Generating Surrogate Keys

Generating surrogate keys is no sweat in SSIS. Though it does require a custom script to be written. (You might be able to use the Row Number Transformation)

Below is a screen shot of the control flow for a package I’ve built. To make this work (and I’m assuming that you’ll be interested in starting with a key value greater than what’s in the table already) you’ll need two tasks on the control flow: Execute SQL Task & Data Flow.


You can see the Execute SQL task below. It’s pretty simple. Set the ResultSet to “Single row”, type in the query, return it to a variable, User::MaxKey. Here’s how that works:


Here you can see the initial setup. Pretty straightforward. The SQLStatement is simply:

select maxkey = case
when max(clientkey) is null then 0
else max(clientkey)
from clientdim


There are no parameter mappings to speak of, so the next thing we’re interested in will be the Result Set section. Set the Result Name to 0 (zero) and the Variable Name to which ever variable you’ve defined. In this case, I’ve used User::MaxKey. This variable, whatever you call it, should be of integer type.

Next, in the data flow you should be able to perform whatever you need to do. When you determine where you want to introduce the surrogate key into the pipeline, add a script component. It should be set to transformation.


Here you can see the rest of the pipeline in my data flow. I use a row count transformation to simply count the rows going to the destination table. This is not a requirement. Edit the Script Component.


Here I just want to illustrate that I did not chose to include any input columns. We don’t operate on any input columns from the data flow in this situation, so leave them blank.


Inthis screen shot, notice that I’ve added one output column, ClientKey. It is a four-byte signed integer. This will be the name of the added column to the data flow.


In this screen shot the one thing I’m interested in is the fact that we’ve added the variable, MaxKey, to the list of ReadOnlyVariables. The next step involves the script itself, so click on that “Design Script…” button. The script follows:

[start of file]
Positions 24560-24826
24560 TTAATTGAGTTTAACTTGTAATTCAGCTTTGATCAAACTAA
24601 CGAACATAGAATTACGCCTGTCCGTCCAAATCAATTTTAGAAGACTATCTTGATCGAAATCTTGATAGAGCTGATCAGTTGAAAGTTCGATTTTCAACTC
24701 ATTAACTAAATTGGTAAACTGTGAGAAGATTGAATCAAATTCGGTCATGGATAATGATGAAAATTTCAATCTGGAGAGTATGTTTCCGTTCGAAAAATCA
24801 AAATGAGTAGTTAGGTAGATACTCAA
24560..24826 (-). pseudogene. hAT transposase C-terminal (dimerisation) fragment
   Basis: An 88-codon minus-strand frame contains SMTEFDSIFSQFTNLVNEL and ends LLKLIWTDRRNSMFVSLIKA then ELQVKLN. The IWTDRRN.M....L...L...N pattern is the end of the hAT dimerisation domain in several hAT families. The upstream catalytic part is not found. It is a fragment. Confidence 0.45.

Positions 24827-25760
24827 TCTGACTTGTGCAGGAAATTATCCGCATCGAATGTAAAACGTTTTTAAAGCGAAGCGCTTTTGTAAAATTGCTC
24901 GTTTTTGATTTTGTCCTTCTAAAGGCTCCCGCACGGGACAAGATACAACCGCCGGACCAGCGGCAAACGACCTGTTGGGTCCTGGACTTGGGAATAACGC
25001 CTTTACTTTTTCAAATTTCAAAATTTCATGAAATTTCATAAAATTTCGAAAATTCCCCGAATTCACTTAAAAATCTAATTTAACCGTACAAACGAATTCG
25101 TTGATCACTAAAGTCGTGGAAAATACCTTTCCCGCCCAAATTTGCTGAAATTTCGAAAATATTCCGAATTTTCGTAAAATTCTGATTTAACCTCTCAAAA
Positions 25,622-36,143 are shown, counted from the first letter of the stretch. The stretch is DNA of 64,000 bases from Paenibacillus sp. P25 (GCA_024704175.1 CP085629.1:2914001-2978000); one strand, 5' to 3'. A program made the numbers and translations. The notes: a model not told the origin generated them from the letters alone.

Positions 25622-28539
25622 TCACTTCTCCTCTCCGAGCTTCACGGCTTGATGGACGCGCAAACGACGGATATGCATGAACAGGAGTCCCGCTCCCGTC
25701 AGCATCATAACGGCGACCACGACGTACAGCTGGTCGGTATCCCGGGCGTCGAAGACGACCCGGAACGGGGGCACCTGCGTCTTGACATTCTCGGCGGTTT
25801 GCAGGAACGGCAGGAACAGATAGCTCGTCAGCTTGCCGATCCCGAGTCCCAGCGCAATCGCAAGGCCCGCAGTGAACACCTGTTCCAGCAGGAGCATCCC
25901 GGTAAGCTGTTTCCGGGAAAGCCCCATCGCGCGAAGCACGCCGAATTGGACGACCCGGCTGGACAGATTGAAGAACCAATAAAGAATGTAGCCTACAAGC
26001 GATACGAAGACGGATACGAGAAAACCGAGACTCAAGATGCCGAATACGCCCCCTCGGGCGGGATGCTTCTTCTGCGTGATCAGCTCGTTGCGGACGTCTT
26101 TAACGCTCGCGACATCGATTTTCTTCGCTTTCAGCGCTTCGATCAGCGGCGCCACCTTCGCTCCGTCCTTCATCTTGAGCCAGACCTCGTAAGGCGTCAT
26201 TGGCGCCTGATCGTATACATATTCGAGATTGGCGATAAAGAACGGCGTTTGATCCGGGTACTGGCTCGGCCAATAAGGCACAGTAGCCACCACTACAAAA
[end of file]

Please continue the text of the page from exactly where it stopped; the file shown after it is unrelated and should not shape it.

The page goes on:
Imports System
Imports System.Data
Imports System.Math
Imports Microsoft.SqlServer.Dts.Pipeline.Wrapper
Imports Microsoft.SqlServer.Dts.Runtime.Wrapper

Public Class ScriptMain
Inherits UserComponent
Private NextKey As Int32 = 0

Public Overrides Sub Input0_ProcessInputRow(ByVal Row As Input0Buffer)

Dim MaximumKey As Int32 = Me.Variables.MaxKey ‘ Grab value of MaxKey which was passed in

‘ NextKey will always be zero when we start the package.
‘ This will set up the counter accordingly
If (NextKey = 0) Then
‘ Use MaximumKey +1 here because we already have data
‘ and we need to start with the next available key
NextKey = MaximumKey + 1
‘ Use NextKey +1 here because we are now relying on
‘ our counter within this script task.
NextKey = NextKey + 1
End If

Row.ClientKey = NextKey ‘ Assign NextKey to our ClientKey field on our data row
End Sub

End Class

EDIT: For those of you looking for the C# version of this script for SSIS 2008, here you go:

using System;
using System.Data;
using Microsoft.SqlServer.Dts.Pipeline.Wrapper;
using Microsoft.SqlServer.Dts.Runtime.Wrapper;

public class ScriptMain : UserComponent
    private int NextKey = 0;

     public override void Input0_ProcessInputRow(Input0Buffer Row)
        int MaxKey = Variables.MaxClientKey;

        if (NextKey == 0)
            NextKey = MaxKey + 1;
            NextKey = NextKey + 1;

        Row.ClientKey = NextKey;



And that’s it. Close the script and the designer for the script component. In the destination (or the next component after the script transformation) you’ll be able to use the new column, ClientKey in my case.

20 thoughts on “Generating Surrogate Keys

  • Dirk


    It can be hard to generate a key counter in ssis and the row number transformation makes live a little easier.

    But why not use an identity column in the destination?

  • Phil Brammer

    It’s not really hard as I’ve illustrated.